Alabama Board of Pardons and Paroles opens Day Reporting Center Lite in Guntersville

The Alabama Board of Pardons and Paroles sought public input when they were establishing the new location.

Posted: Feb 28, 2020 10:01 PM
Updated: Feb 28, 2020 10:45 PM

As the Alabama Board of Pardons and Paroles works to move people beyond the criminal justice system, it added another asset here in the Tennessee Valley: a new Day Reporting Center (DRC) Lite opened up in Guntersville.

The center is one of seven around the State of Alabama that provides parolees and probationers with tools and resources to reduce and prevent recidivism.

A Day Reporting Center Lite, like the one in Guntersville, serves 25-30 parolees and probationers. A Day Reporting Center Lite, like the one in Guntersville, serves 25-30 parolees and probationers.

Anna Owen said she came to the program after on and off drug use resulted in her being on probation. She said the types of interaction she gets at the DRC Lite is exceedingly helpful.

"Having someone kind of help me get back on the right track and just kind of hold me up and get me started, it made all the difference really in my situation," said Owen.

The Guntersville DRC Lite opened in late January and had its grand opening earlier this month. It includes a number of resources for parolees an probationers, including an in-house social worker.

"There's so much that law enforcement's not equipped to handle that social work is, so seeing that come together has, has been amazing," said Probation Officer Jeremy Colvin.

Colvin is the parole officer stationed at the Guntersville DRC Lite. He oversees the course on court etiquette and assists with both the Motivational Recognition Therapy along with the Ready to Work course, the latter two of which are both mandatory for the program.

He said that of the 18 parolees and probationers who use the DRC Lite, only one has committed a new crime.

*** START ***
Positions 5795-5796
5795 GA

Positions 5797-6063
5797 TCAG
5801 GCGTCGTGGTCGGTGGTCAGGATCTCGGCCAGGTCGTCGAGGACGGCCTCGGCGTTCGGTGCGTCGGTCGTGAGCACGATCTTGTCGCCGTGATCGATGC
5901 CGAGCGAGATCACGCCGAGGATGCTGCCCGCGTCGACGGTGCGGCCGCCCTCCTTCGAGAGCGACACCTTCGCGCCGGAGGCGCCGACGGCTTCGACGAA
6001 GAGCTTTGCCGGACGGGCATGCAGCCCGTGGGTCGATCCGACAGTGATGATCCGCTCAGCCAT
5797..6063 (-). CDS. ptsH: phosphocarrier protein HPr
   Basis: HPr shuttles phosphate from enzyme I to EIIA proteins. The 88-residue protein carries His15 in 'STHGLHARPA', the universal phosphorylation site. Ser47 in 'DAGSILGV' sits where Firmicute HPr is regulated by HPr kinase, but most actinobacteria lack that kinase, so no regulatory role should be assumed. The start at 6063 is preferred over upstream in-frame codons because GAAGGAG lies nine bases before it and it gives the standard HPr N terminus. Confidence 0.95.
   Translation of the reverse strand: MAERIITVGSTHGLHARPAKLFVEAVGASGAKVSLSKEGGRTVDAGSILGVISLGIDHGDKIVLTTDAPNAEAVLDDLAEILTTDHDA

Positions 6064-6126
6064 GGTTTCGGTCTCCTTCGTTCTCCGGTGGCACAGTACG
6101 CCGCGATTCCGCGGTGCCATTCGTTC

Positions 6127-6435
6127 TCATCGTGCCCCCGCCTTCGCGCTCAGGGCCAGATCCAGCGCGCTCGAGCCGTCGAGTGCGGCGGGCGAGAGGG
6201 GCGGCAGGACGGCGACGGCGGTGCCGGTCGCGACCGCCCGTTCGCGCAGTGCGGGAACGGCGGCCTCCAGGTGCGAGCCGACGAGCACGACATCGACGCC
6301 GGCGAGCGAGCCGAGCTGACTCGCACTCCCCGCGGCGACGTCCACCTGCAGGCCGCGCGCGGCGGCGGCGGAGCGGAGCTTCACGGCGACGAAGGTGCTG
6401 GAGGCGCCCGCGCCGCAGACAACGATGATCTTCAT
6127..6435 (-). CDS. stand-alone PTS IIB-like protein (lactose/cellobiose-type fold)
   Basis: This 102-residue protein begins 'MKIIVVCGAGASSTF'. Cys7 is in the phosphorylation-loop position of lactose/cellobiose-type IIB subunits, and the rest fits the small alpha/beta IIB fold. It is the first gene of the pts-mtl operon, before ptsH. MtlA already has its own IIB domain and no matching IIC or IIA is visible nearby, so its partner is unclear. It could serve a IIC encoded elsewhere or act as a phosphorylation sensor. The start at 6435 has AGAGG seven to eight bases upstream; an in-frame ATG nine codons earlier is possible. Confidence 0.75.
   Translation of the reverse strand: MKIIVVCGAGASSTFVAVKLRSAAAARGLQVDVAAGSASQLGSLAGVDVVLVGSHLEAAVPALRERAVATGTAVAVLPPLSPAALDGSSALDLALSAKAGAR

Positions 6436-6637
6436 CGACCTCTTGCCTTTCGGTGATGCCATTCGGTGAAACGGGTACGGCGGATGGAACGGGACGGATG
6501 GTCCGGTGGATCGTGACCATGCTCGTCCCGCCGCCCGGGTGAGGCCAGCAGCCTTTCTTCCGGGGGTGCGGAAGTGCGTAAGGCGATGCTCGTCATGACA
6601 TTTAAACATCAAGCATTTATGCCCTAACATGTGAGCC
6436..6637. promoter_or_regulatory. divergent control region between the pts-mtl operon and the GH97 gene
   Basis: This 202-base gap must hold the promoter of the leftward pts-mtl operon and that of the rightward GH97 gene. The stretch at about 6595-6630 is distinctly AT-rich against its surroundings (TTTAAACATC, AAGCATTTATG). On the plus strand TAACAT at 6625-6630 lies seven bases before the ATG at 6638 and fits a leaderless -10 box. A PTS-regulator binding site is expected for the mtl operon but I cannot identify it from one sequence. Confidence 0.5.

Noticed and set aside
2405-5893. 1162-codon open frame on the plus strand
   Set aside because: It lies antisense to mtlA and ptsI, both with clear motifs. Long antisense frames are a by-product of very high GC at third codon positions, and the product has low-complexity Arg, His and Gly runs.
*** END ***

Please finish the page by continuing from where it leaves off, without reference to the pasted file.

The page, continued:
"When you really have time to delve into the issues and you have time to go see them at their house and speak with their families and speak with their spouse and their children, we do family counseling sessions also, it's been a night and day difference," said Colvin.

The DRC program started in March 2016 when the first full DRC opened in Birmingham and was kickstarted thanks to a $687,176 Department of Justice, Bureau of Justice Assistance grant.

At the time, then U.S. Attorney Joyce Vance described the program as a great way of reducing crime through prevention.

"The evidence that led Alabama to adopt prison reform suggests that when money saved by reducing the number of people in state prison is reinvested in community services to help those people successfully reenter their communities, we can reduce crime while saving on the cost of running our prison system," said Vance.

There are four full DRC's in Alabama: Birmingham, Huntsville, Mobile and Montgomery. Those can serve up to 150 people. The smaller DRC Lite locations serve between 25-30 clients at the most.

The DRC Lite in Guntersville sits on Ringold Street among a bank, a salon and a church. Colvin said with the fresh memory of former parolee Jimmy Spencer allegedly murdering three people in the city, gathering community input on the project was key.

"To so many people, it sounds like such a scary thing: that these people are coming out of incarceration, out of the Department of Corrections and into the community. But the transition that they're making through the DRC, it just seems to bring the community on board," said Colvin.

Meanwhile, Owen said the program also gave her help she didn't know she needed.

"There's so many things that I blew off, never really thought it applied to me, thought I don't do that. And then I realized, yeah you do," said Owen.

The Alabama Board of Pardons and Paroles says it is planning other DRC Lite locations that will open around the state in the next few months.

The board is also planning on hiring 138 new parole officers over the next three years to lighten the case load of each one. Right now, the Guntersville office has five total officers who oversee about 700 people who are either on probation or parole.

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